A director's guide for staging the song cycle "Songs of Fields and Prairies" by Jocelyn Hagen
MetadataShow full item record
This item is only available to students and faculty of the Southern Baptist Theological Seminary. If you are not associated with SBTS, this dissertation may be purchased from <a href="http://disexpress.umi.com/dxweb">http://disexpress.umi.com/dxweb</a> or downloaded through ProQuest's Dissertation and Theses database if your institution subscribes to that service.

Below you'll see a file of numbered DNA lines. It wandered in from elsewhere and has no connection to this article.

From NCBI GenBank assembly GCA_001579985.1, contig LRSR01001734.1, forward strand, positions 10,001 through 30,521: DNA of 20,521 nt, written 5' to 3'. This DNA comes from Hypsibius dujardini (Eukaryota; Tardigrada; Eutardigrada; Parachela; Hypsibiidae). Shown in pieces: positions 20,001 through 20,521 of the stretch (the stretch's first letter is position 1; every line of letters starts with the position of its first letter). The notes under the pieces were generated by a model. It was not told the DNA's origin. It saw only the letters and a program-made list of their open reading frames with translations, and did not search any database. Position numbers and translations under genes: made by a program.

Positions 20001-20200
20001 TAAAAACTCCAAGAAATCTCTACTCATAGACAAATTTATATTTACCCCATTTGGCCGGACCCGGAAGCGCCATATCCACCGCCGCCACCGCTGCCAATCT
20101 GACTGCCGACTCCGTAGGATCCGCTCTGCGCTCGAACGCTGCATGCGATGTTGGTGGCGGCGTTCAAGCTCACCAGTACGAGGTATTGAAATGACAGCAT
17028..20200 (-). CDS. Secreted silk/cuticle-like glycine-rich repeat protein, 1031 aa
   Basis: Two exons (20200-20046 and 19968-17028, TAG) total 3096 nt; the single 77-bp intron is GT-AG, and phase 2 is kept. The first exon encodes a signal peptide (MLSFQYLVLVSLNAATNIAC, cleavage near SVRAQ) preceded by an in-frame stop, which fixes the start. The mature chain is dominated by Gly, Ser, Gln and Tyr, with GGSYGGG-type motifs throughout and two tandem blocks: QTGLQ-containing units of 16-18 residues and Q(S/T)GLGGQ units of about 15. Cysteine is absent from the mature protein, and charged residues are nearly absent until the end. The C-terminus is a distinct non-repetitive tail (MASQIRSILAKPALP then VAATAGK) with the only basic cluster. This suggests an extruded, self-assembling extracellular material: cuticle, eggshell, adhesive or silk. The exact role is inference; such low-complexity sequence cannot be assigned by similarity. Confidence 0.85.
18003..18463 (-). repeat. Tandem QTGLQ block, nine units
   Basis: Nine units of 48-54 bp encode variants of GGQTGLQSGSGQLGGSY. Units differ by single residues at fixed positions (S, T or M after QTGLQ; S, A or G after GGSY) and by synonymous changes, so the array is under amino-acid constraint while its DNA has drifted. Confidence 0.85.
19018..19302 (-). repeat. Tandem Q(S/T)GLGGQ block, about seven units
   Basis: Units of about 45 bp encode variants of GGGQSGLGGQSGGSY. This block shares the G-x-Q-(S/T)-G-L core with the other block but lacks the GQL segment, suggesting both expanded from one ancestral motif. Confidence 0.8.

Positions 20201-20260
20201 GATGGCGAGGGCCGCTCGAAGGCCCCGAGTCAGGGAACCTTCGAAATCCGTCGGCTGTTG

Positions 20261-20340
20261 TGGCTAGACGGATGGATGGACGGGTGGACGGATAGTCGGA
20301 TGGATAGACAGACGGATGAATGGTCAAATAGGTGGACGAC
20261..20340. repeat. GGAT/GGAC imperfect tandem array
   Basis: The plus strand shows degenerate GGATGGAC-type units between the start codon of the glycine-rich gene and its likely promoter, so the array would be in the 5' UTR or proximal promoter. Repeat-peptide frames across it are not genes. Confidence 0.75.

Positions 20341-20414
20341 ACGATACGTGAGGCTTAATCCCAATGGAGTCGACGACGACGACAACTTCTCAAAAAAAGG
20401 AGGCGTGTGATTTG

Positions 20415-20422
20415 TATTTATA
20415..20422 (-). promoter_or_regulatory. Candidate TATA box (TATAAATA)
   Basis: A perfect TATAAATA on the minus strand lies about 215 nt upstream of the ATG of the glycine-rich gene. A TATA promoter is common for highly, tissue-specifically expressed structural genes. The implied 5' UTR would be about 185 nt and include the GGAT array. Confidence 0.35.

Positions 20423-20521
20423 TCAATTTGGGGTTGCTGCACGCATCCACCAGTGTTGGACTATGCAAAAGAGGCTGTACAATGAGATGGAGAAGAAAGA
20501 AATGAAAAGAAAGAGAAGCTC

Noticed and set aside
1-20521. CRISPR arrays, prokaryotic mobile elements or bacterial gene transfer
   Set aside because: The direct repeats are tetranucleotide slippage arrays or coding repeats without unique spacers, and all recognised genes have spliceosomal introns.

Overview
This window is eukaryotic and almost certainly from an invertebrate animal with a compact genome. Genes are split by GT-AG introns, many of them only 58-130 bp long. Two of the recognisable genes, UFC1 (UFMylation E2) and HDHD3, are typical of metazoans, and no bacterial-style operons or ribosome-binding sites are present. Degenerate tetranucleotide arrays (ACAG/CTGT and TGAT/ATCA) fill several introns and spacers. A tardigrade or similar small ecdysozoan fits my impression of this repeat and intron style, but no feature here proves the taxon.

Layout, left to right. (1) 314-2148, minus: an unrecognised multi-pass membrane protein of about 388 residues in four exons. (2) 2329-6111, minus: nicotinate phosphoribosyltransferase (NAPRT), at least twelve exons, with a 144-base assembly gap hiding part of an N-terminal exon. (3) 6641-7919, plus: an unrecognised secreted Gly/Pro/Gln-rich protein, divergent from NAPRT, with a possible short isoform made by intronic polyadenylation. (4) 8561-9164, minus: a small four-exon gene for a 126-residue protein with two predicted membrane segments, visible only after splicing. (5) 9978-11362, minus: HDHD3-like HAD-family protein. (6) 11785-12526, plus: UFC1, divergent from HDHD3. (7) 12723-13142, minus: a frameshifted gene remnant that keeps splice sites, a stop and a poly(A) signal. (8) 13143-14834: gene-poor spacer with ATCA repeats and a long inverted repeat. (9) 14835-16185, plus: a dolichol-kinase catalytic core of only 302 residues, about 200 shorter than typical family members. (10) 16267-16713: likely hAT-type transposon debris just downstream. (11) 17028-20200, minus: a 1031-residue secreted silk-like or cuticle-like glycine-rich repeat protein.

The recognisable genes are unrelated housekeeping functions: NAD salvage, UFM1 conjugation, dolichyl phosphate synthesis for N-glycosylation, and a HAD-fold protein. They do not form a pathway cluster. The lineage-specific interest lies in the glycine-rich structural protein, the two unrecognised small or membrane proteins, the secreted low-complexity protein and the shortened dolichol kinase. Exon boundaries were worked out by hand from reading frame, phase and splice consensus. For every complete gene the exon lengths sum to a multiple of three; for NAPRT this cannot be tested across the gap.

This dissertation presents a director's guide for a dramatic staging of the song cycle, Songs of Fields and Prairies , by Jocelyn Hagen (b. 1980). Chapter 1 explores the relationship of the song cycle to twenty-first-century practices of staging musical works not intended for staged performance. Chapter 2 defines unstaged works and presented a historical survey of accounts of staged oratorios since the seventeenth century and staged song cycles since the nineteenth century. In Chapter 3 the author explores the relationship between the music and the poetry of Songs of Fields and Prairies . An analysis is made of the dramatic elements inherent in the music and poetry and the effect those elements have on the staging. Chapter 4 begins by defining terms commonly used for dramatic staging. The bulk of the chapter is a director's guide. The recto side consists of the musical score with dramatic action included above the music systems. The verso of the preceding page contains a diagram of the stage layout upon which the blocking described on the right side is plotted. The costumes used for each song are explored in chapter 5. This includes a description of historical events and dress for each era, as well as a detailed account of the fabrics and patterns used to construct the costumes. Chapter 6 contains explanations of the technical elements involved in the performances of the cycle. The author clarifies the lighting used by way of a light plot, a lighting instrument schedule, and a light cue sheet. The chapter also includes accurate information regarding the set properties and hand props utilized. Chapter 7 sets forth the argument that staged song cycles may be a viable option for singers' and music teachers' consideration; e.g., those singers who are not yet prepared for operatic or musical stage repertoire. This practice could also assist in the understanding of formal vocal music forms by an audience of twenty-first-century non-musicians, who respond readily to visual stimuli. Since staged oratorios were historically appropriate for school, church, and civic choirs, it is concluded that staged song cycles may be suitable today as a classical alternative to musical theater. Finally, the author states an expectation that this dissertation will inspire others to perform the works of living female composers, particularly Jocelyn Hagen.